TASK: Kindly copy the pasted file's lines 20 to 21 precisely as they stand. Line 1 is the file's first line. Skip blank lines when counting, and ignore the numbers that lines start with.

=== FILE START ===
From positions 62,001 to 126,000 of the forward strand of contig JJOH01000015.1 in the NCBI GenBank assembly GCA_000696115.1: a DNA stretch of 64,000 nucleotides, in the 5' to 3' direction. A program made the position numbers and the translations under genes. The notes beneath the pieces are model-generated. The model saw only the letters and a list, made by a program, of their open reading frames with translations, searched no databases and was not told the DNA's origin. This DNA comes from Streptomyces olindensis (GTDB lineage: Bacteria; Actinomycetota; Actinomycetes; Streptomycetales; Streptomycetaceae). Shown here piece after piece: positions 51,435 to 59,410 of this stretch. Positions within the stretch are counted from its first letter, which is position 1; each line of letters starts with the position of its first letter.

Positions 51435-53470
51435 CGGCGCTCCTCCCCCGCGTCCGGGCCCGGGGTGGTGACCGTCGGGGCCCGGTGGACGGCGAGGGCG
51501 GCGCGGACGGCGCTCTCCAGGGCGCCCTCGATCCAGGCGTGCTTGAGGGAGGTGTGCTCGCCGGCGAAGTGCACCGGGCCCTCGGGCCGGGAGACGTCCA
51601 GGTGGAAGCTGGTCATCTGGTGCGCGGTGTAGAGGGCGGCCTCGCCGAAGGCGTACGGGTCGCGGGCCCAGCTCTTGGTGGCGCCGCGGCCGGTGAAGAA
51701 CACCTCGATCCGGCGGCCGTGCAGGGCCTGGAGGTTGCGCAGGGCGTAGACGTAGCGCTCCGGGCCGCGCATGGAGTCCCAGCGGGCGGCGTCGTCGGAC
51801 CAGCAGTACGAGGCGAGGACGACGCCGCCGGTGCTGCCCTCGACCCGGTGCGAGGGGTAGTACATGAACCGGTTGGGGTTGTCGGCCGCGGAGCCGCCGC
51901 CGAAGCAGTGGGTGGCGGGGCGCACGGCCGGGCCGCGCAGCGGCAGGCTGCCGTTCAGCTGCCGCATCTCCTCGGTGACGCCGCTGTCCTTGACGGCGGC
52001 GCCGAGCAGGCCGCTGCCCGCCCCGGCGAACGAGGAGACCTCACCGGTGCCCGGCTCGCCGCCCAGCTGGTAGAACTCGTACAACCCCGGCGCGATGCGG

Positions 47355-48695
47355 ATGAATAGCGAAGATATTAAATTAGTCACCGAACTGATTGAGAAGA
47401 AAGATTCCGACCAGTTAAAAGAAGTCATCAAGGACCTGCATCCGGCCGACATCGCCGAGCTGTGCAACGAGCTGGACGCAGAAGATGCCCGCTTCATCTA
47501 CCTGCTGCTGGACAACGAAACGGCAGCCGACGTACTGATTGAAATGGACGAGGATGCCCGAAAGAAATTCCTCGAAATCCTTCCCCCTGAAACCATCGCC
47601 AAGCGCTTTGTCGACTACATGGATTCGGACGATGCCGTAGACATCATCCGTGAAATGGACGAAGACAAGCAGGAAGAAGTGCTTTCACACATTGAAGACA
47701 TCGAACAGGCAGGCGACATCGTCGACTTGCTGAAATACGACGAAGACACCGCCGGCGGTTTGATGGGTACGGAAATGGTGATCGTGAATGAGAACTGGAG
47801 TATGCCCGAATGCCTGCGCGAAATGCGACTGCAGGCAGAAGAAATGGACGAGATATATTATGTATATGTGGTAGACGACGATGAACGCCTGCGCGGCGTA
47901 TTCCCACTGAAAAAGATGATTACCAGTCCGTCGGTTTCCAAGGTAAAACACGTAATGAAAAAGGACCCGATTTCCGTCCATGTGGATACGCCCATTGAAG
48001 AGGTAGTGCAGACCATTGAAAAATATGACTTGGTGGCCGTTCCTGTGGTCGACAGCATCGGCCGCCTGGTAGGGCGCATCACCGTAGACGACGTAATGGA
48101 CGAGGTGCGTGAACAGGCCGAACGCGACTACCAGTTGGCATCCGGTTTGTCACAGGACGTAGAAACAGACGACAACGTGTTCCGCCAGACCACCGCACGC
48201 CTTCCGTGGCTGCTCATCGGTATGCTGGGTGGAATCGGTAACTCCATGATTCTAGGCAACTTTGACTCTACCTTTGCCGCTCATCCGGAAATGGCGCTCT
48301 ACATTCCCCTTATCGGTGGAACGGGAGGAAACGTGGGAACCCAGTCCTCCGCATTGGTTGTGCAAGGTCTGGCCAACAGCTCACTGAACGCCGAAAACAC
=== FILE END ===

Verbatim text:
48201 CTTCCGTGGCTGCTCATCGGTATGCTGGGTGGAATCGGTAACTCCATGATTCTAGGCAACTTTGACTCTACCTTTGCCGCTCATCCGGAAATGGCGCTCT
48301 ACATTCCCCTTATCGGTGGAACGGGAGGAAACGTGGGAACCCAGTCCTCCGCATTGGTTGTGCAAGGTCTGGCCAACAGCTCACTGAACGCCGAAAACAC